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Chicago Cop's Lawsuit Against Ald. Arena Moves Forward

 From left, John Garrido and John Arena.
From left, John Garrido and John Arena.
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Twitter/JGarridoIII; John Arena

CHICAGO — Although Ald. John Arena (45th) has been in office for more than two years, a dispute over the 2011 election is far from over.

A state appeals court panel last week revived a defamation lawsuit filed by Arena's 2011 opponent, Chicago police Lt. John Garrido. The suit also names four other groups. Garrido lost to Arena by 30 votes in a runoff.

In seven mailings and one television advertisement, Arena and three unions that supported him claimed Garrido took money from a firm involved in the much-maligned 2009 parking meter privatization deal and would collect two municipal pensions if elected.

Garrido's lawsuit, filed 10 days after the final votes were counted, claimed those "outright lies" damaged his reputation and hurt his career with the police department and as a lawyer.

However, Garrido's suit was dismissed by Cook County Associate Judge Michael R. Panter under the 2007 Citizen Participation Act, which was designed to prevent people from being sued for what they say during the political process while exercising their First Amendment right to free speech.

That ruling was reversed by a three-judge panel of the First District Appellate Court, citing a January decision by the Illinois Supreme Court that held that the law prevented only "meritless or retaliatory" suits aimed at stopping people from speaking out from moving forward.

Garrido's claims of defamation are not meritless because "the record provides no support for defendants’ contention that the statements about the parking-meter deal are actually true," Justice Maureen E. Connors wrote in the 17-page opinion for the three-judge panel.

Garrido received two $500 contributions from Juan Gaytan, the owner of Monterrey Security, which was hired as a subcontractor to the company responsible for the reviled parking-meter deal.

"There is no evidence that plaintiff received campaign contributions from either LAZ Parking, which is the company responsible for the privatization deal, nor any evidence that he personally profited from the deal," Connors wrote. 

In addition, Connors wrote the ads' statements about Garrido's pensions were also not true.

"While plaintiff could theoretically receive both an aldermanic pension as well as his police pension at some point in the future, he would not even be eligible for an aldermanic pension until he had served as alderman for 10 years, an event that is not only speculative but that would be contingent on plaintiff winning at least two additional four-year terms as alderman," Connors wrote. "This is a far cry from the mailers’ assertion."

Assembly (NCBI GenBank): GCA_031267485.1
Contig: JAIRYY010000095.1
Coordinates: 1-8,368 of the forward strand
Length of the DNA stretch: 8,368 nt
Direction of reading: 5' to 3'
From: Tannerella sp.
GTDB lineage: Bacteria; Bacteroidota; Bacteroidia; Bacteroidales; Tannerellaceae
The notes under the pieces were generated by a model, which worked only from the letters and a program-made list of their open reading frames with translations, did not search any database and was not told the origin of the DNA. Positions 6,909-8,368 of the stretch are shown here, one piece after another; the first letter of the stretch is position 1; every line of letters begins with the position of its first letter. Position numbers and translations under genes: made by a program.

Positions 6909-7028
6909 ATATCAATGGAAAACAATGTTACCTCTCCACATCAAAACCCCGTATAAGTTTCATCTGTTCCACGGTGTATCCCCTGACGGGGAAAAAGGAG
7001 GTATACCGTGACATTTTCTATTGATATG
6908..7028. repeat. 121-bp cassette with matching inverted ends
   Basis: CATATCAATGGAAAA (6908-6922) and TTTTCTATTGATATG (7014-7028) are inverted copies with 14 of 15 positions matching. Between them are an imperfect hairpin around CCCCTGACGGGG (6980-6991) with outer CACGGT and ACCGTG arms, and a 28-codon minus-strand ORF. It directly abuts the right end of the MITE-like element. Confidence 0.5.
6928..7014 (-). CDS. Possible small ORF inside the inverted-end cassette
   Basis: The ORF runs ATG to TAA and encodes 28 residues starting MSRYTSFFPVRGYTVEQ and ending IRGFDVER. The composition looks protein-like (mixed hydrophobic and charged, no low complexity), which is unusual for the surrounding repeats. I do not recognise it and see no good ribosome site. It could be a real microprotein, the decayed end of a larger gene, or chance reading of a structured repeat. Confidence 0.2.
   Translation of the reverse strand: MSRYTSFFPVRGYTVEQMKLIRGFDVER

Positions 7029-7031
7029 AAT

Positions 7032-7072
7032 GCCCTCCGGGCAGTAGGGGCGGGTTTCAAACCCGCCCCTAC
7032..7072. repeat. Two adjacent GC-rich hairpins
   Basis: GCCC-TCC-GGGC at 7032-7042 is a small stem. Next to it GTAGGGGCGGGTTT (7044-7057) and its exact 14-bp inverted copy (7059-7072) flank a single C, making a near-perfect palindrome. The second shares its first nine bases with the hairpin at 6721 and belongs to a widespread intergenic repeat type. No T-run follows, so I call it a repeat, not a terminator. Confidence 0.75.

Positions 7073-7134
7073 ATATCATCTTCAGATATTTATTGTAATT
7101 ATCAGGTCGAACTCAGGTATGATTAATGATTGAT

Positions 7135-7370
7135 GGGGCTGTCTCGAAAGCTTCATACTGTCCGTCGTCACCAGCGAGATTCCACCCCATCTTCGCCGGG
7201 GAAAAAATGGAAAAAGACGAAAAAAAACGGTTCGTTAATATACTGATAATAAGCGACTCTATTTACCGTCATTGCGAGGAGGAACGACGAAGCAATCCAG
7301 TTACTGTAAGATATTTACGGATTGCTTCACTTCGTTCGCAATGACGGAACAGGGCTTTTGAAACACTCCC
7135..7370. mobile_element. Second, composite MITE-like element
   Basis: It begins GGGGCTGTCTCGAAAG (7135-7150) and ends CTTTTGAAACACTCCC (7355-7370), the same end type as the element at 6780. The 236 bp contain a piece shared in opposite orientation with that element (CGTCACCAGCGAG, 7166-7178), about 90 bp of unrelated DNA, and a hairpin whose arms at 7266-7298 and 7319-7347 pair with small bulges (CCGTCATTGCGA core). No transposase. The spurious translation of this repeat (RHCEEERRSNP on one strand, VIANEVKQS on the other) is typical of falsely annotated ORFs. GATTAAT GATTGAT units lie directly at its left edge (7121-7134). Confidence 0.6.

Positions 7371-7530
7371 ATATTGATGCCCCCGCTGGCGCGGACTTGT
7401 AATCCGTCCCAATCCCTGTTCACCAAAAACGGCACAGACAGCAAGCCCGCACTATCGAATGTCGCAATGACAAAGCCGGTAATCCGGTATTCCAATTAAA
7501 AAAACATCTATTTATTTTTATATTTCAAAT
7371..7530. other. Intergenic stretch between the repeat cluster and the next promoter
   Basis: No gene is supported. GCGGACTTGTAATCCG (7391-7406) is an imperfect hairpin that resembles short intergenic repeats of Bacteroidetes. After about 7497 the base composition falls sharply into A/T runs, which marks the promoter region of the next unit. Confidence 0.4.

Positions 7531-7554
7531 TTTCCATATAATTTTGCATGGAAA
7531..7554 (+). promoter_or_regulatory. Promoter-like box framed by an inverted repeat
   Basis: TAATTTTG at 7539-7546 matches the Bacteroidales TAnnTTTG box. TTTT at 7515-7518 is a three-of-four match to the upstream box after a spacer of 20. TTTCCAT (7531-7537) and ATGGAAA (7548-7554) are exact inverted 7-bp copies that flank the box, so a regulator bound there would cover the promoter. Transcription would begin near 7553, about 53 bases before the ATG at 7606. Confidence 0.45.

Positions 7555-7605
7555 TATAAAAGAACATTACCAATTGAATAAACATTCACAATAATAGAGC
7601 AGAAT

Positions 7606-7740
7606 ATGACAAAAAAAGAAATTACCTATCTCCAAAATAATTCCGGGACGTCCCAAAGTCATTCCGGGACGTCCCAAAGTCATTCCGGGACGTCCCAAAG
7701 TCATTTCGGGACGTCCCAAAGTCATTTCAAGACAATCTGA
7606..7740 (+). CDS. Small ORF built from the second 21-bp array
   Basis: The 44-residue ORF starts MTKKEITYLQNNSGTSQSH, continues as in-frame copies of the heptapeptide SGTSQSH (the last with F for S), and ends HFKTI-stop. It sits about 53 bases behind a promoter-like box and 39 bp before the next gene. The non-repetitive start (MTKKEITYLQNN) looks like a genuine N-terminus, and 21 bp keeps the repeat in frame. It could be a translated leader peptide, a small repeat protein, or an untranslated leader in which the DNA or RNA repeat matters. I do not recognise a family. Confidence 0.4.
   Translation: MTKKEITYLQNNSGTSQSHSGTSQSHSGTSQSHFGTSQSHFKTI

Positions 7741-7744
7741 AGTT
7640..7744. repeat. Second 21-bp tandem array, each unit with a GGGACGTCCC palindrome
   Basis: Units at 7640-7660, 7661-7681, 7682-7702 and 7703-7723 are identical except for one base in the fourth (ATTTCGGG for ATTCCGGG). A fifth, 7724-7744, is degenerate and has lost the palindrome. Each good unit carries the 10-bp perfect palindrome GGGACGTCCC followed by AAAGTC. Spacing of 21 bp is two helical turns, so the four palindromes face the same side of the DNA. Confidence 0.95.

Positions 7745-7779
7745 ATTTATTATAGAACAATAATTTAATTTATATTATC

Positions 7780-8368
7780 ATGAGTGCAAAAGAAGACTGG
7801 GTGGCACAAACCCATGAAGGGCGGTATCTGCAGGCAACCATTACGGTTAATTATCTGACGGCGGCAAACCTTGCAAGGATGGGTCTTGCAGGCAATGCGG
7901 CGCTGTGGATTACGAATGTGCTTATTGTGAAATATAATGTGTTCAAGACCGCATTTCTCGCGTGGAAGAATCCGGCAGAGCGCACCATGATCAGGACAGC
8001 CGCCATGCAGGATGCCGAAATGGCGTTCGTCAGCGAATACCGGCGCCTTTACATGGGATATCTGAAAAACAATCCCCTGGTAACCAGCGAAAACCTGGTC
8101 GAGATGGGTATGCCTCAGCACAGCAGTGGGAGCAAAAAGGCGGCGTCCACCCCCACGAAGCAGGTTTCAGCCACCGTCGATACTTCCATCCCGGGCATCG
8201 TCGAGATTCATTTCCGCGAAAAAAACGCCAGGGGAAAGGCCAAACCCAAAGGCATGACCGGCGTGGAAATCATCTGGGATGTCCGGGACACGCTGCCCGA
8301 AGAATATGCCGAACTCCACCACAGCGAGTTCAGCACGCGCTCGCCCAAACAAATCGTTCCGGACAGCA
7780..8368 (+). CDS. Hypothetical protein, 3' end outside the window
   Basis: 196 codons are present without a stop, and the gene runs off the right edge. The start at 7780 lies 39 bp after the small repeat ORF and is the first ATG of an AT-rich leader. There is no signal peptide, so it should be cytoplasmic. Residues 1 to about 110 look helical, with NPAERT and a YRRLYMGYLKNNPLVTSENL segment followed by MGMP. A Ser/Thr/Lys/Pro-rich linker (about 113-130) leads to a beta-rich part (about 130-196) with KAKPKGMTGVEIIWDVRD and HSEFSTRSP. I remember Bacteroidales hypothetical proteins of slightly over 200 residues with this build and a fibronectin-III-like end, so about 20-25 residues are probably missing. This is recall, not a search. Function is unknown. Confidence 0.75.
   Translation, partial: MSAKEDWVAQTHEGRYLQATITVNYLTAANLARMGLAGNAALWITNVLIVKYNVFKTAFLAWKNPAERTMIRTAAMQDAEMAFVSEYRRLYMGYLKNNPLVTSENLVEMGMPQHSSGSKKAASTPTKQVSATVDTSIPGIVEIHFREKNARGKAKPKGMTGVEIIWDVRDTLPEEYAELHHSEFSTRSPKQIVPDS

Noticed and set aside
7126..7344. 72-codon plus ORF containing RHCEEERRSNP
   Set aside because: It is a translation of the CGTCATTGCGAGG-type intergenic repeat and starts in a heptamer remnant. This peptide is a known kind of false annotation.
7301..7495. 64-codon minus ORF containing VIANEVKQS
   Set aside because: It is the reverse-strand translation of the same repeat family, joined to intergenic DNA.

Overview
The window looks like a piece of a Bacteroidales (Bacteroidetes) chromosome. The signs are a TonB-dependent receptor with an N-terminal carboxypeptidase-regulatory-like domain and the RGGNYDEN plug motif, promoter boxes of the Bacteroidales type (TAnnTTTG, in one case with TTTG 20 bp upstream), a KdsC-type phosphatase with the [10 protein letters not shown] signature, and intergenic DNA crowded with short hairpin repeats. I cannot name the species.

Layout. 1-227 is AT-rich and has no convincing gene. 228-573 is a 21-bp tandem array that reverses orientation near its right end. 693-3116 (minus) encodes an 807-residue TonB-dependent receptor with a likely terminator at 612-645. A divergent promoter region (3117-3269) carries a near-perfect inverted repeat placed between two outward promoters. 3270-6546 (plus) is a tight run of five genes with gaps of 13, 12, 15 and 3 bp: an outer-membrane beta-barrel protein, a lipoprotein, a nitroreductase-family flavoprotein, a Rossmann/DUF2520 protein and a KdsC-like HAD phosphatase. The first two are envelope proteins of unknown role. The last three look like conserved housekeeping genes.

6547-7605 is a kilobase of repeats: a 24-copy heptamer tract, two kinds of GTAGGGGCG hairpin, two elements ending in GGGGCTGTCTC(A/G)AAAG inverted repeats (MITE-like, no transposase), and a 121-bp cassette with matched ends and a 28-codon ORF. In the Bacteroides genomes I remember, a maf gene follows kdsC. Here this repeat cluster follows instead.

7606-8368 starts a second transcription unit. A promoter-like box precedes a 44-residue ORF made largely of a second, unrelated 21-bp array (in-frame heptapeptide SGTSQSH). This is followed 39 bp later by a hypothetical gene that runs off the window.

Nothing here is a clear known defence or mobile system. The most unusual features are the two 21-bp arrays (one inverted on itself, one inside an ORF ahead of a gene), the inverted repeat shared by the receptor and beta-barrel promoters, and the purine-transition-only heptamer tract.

The appeals court ruling was not a surprise, based on the Supreme Court ruling, said David T. Arena, an attorney with the Park Ridge-based law firm of DiMonte & Lizak LLC, who is representing the alderman, his brother.

There are no plans to ask the Illinois Supreme Court to review the appeals court decision, David Arena said.

Michelle M. Truesdale, an attorney with the Chicago-based law firm of Lawrence Wolf Levin, said Garrido was pleased with the decision.

If the lawsuit's dismissal on the basis of the Citizen Participation Act had been upheld, Garrido would have been liable for a portion of the defendants' legal fees, which were estimated at $160,000, Truesdale said.

The trial court judge must now weigh the defendants' other arguments in their effort to have the lawsuit dismissed.

David Arena said he planned to argue that Garrido must prove that John Arena and the other defendants knew the claims about Garrido's pensions and his involvement parking meter-deal were false, or should have know they were false, and made them anyway. In addition, Garrido should be required to show he suffered monetary damages, David Arena added.

Because the advertisements were based on reports from two news organizations, John Arena believed them to be true, David Arena said.

No date has been set for the lawsuit, which also names are Citizens to Elect John Arena, the Chicago Federation of Labor, the Service Employees International Union and Unite Here Local 1, to return to court.

The revived lawsuit may become an issue in the 2015 aldermanic election.

Garrido said he has not decided whether to challenge Arena. However, his campaign website is still online, and features a letter from the former candidate that thanks his supporters for their hard work and concludes: "Who knows, maybe even a rematch in four years."